55.7.4 For example, where a person acquires ILR under a concession (e.g. the family ILR concession) the fact that we could show the person had previously lied about their asylum claim may be irrelevant. Similarly, a person may use a different name if they wish (see NAMES in the General Information section of Volume 2 of the Staff Instructions): unless it conceals criminality, or other information relevant to an assessment of their good character, or immigration history in another identity it is not material to the acquisition of ILR or citizenship. However, before making a decision not to deprive, the caseworker should ensure that relevant character checks are undertaken in relation to the subject’s true identity to ensure that the false information provided to the Home Office was not used to conceal criminality or other information relevant to an assessment of their character.
In practice, there are few reported cases of deception deprivations. Most cases involving deception involve fundamental questions of identity and are dealt with as nullification cases.
Deportation, deprivation and “conducive to the public good”
The original incarnation of the deprivation power in the British Nationality Act 1981 was very similar to the equivalent power under the British Nationality Act 1948 and therefore could be said to have been in place for decades.
Originally the BNA 1981 set out what is now the public good deprivation power as follows, at section 40(3):
Subject to the provisions of this section, the Secretary of State may by order deprive any British citizen to whom this subsection applies of his British citizenship if the Secretary of State is satisfied that that citizen—
(a) has shown himself by act or speech to be disloyal or disaffected towards Her Majesty; or
(b) has, during any war in which Her Majesty was engaged, unlawfully traded or communicated with an enemy or been engaged in or associated with any business that was to his knowledge carried on in such a manner as to assist an enemy in that war; or
(c) has, within the period of five years from the relevant date, been sentenced in any country to imprisonment for a term of not less than twelve months.
The power only applied to those who acquired British citizenship by registration or naturalisation; British citizens by birth could not be deprived of their citizenship.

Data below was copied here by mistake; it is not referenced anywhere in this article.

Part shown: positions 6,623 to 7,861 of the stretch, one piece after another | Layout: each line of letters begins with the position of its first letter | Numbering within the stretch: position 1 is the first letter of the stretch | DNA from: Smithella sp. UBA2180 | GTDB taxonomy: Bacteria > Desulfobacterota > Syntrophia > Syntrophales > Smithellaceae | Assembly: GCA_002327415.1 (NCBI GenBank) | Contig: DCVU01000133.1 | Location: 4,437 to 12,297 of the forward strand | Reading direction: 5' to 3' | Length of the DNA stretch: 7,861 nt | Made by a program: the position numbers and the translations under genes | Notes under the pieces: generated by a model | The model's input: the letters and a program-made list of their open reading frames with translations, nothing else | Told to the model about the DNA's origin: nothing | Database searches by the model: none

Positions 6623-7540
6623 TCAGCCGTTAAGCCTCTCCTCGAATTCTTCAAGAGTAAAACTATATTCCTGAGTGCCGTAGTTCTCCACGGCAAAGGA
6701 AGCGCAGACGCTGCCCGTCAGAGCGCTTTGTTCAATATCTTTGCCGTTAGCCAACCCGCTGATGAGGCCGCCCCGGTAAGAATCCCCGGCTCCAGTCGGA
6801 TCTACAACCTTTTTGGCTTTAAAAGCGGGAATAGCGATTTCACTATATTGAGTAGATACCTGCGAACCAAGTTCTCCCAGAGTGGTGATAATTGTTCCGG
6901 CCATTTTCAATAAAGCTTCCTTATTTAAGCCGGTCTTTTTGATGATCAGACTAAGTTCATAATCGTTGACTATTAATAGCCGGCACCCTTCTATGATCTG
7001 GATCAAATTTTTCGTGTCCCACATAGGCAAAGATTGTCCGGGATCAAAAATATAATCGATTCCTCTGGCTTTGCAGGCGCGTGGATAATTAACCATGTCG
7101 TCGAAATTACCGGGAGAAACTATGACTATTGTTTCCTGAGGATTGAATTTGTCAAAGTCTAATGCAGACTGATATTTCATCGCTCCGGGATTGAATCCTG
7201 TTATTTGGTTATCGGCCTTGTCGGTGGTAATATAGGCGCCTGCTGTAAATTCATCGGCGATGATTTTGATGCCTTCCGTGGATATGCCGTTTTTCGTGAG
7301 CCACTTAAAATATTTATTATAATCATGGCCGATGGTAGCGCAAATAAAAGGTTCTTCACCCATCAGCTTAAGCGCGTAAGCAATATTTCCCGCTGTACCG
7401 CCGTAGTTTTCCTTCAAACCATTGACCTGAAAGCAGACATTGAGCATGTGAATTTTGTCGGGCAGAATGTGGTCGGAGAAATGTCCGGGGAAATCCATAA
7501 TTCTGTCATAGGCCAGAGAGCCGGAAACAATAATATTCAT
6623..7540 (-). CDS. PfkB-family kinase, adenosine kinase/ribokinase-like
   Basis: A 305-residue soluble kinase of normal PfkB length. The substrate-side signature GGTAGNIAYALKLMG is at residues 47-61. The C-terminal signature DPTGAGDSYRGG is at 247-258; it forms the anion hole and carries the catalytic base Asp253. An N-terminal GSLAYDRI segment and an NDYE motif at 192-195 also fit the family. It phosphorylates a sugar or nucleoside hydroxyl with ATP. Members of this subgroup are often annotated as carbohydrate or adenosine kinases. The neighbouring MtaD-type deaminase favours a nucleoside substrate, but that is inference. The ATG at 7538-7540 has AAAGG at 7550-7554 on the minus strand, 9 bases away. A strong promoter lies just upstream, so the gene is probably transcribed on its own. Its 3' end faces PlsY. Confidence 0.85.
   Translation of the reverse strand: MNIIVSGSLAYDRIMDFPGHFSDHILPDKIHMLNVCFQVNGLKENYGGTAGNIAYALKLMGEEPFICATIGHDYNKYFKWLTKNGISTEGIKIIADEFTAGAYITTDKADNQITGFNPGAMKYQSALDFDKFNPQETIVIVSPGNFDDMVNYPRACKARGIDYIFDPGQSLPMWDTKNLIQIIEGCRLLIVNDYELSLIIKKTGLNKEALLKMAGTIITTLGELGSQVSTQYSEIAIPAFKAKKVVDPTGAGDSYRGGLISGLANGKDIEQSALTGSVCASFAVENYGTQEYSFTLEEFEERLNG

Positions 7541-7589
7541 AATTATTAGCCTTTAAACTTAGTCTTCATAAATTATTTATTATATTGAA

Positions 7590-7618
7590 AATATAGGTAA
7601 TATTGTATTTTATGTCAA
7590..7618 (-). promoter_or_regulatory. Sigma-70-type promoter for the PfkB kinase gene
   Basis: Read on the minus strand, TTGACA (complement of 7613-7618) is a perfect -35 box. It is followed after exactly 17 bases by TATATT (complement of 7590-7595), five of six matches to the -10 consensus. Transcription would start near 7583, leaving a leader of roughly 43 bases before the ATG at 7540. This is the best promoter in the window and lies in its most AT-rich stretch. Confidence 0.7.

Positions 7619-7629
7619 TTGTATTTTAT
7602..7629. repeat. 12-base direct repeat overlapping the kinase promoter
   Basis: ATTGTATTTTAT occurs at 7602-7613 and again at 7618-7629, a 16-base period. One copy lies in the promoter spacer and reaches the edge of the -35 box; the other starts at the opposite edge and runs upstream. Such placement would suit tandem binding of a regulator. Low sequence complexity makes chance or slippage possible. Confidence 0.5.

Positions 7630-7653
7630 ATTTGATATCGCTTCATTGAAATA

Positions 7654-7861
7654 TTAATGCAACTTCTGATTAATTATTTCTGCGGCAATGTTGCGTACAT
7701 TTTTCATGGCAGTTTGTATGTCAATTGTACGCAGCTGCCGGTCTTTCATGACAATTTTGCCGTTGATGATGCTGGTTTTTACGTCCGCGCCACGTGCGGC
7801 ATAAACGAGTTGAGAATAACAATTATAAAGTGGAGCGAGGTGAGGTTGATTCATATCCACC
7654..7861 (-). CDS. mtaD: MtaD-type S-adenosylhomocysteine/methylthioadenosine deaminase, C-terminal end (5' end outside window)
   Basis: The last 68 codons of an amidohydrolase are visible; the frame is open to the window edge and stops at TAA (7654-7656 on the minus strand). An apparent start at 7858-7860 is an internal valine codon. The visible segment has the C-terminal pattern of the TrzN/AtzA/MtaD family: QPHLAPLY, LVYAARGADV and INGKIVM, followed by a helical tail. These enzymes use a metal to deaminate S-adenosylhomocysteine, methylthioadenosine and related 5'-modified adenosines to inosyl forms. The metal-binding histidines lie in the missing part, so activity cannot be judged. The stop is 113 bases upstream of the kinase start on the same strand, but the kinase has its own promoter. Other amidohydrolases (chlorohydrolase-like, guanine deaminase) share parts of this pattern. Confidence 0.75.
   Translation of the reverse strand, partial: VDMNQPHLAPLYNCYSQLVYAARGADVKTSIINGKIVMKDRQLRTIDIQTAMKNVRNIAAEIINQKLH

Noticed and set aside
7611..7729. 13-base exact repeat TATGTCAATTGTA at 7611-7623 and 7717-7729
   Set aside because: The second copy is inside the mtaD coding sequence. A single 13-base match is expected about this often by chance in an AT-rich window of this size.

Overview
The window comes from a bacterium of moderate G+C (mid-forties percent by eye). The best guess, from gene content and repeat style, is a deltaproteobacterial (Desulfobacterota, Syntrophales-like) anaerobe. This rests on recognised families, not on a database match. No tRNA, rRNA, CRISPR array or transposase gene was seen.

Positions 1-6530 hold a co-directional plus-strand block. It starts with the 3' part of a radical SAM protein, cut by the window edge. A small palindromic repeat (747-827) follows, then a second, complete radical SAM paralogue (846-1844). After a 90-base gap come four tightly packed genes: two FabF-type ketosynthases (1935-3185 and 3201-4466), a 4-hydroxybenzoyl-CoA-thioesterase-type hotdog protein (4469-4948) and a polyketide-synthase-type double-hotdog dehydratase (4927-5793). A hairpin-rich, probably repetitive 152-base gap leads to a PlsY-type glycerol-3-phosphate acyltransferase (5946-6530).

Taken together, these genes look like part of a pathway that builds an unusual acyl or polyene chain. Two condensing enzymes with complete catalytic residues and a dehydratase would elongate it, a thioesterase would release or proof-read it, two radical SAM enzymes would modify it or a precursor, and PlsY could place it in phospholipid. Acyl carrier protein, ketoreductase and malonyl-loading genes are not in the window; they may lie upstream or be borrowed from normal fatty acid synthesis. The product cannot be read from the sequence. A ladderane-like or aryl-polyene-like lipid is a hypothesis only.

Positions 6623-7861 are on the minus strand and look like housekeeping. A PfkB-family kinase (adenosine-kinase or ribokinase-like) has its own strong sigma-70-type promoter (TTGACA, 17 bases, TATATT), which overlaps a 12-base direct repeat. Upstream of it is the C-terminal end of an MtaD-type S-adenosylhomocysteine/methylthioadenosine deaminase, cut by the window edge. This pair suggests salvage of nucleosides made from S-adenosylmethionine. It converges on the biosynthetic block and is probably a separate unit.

Subsection 40(5) then stated that the power should not be used unless the Secretary of State was satisfied that it was not conducive to the public good that that person should continue to be a British citizen and that the person would not be rendered stateless. At that time, the public good was more akin to an additional protection, and restraint on exercise of the power, than a threshold for deprivation.
The key deprivation power now, put in place by the Immigration, Asylum and Nationality Act 2006 as of 16 June 2006, is set out at section 40(2) BNA 1981:
The Secretary of State may by order deprive a person of a citizenship status if the Secretary of State is satisfied that deprivation is conducive to the public good.
The current test to be met to justify stripping a British citizen or his or her citizenship is therefore, at least in terms of the legal language in which it is expressed, exactly equivalent to the power to deport foreign nationals set out in the Immigration Act 1971 at section 3(5):
A person who is not a British citizen is liable to deportation from the United Kingdom if … the Secretary of State deems his deportation to be conducive to the public good.
Deportation involves removal from the UK and exclusion for the duration of the order. The Immigration Rules provide that a deportation order will normally be maintained for ten years. An application for revocation can be made before the ten-year period expires and can be granted on an exceptional basis.
In contrast, deprivation of citizenship is permanent.